I guess I didn’t really experience the world prior to the pandemic.
Most of my life has been lived in some sort of isolation. It wasn’t always voluntary (or at least, anything that a conscious choice could change) – but it became a defining habit; impossible to break.
When I took on the idea of Skeleton for this blog – when the idea showed up one day and refused to go away – I came to realize it was no accident. The childhood Halloween figures of skeletons and ghosts have always had a place in my affections; they’re forever separate from the world around them, and they’re forever just a bit out of step with time. They can’t really join others, and they can’t really move on. In a certain inalterable sense, they’re alone.
Of course, this all sounds terribly emo. It’s funny and ridiculous, and I really need to do something about my bangs. But it’s the closest I can come to expressing the reality of the matter, putting some sort of rhyme or reason to the business.
Most of the things They say won’t come back are things I always thought I had yet to experience.
Crowds, travel, conferences, collaboration, concerts, clubbing, or whatever else people do with each other on busy Friday nights. Wander through New York City; explore Shanghai or Tokyo or the rest of the world’s cities, big beautiful creatures of light and dark and constant change.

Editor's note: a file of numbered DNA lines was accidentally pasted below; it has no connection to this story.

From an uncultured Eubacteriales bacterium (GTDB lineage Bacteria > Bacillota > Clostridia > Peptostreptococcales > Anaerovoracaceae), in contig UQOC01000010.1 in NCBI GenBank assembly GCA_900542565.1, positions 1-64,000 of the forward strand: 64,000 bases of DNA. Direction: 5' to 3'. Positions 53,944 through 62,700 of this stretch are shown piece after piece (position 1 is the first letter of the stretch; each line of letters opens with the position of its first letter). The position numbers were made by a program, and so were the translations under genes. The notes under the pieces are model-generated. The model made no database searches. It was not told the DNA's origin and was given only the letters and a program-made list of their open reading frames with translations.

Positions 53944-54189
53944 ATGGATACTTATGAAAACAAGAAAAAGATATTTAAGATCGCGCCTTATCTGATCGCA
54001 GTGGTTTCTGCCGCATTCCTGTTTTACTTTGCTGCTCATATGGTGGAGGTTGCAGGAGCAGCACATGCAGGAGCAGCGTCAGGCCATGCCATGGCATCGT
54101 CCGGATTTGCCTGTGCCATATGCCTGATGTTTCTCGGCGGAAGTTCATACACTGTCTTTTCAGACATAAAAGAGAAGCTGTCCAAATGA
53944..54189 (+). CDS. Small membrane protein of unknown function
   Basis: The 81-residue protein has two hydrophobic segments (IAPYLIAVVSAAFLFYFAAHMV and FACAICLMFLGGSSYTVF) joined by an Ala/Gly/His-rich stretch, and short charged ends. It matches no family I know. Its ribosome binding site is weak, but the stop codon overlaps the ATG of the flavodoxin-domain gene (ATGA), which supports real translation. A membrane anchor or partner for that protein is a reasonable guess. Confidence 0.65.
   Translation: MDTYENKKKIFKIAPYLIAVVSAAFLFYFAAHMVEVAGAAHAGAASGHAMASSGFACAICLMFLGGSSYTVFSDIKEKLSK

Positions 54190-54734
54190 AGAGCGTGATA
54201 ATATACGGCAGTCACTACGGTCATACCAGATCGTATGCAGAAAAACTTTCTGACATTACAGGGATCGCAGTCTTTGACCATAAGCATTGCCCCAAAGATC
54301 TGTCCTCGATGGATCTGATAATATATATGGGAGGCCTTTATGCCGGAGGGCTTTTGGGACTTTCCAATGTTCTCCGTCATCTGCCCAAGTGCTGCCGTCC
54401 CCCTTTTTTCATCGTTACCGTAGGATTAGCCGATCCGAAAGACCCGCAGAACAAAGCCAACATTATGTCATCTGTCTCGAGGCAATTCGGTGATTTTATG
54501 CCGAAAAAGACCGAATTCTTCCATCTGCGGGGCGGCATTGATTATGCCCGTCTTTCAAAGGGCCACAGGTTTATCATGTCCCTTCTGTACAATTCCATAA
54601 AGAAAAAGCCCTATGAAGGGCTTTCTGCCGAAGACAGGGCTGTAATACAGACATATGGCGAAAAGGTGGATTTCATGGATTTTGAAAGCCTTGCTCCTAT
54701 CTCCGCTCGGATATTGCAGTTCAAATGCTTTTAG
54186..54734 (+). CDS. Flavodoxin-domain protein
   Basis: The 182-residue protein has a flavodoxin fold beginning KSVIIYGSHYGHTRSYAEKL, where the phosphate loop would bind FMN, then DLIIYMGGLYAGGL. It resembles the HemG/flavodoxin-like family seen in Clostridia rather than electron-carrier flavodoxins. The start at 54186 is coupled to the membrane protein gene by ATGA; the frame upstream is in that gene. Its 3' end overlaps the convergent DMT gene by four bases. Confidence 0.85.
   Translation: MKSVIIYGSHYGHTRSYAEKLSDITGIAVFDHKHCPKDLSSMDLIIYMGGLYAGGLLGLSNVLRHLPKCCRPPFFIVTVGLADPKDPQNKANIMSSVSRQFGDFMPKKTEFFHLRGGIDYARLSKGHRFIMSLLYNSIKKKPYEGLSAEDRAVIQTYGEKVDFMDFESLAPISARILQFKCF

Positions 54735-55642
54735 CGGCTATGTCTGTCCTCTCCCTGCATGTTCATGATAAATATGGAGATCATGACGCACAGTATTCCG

Very few things in life actually disappear, but most things change beyond understanding. Quite a few things have changed beyond my understanding, in a matter of months. The fact that I didn’t understand them to begin with does not lessen my sense of loss.
I’d like to shrug all of this off. I’d like to hide it under my coffee cup as I get up to go about my day. But loss is as important a thing as happiness, reassurance, creation. It must be acknowledged. Without it, I can’t honestly go about rebuilding my life or the world we share.
Our world has lost things. It has lost people. Families have lost loved ones; loved ones have lost the chance to say goodbye. Students have lost futures they dreamed of; parents have lost jobs and economic security. Communities have lost cohesion. Trust, respect, and a sense of shared values have fallen victim to political grandstanding and the darker side of (selective) social distancing.
We had tools to prevent this.
We didn’t. Things broke down. Things usually do.
Do we have tools to rebuild?
Sometimes you have to lose expectations. If it comes down to it, I’ll give up the things I always thought I’d do, someday. Because now it’s today, and I’m not ready to lose whatever future is out there.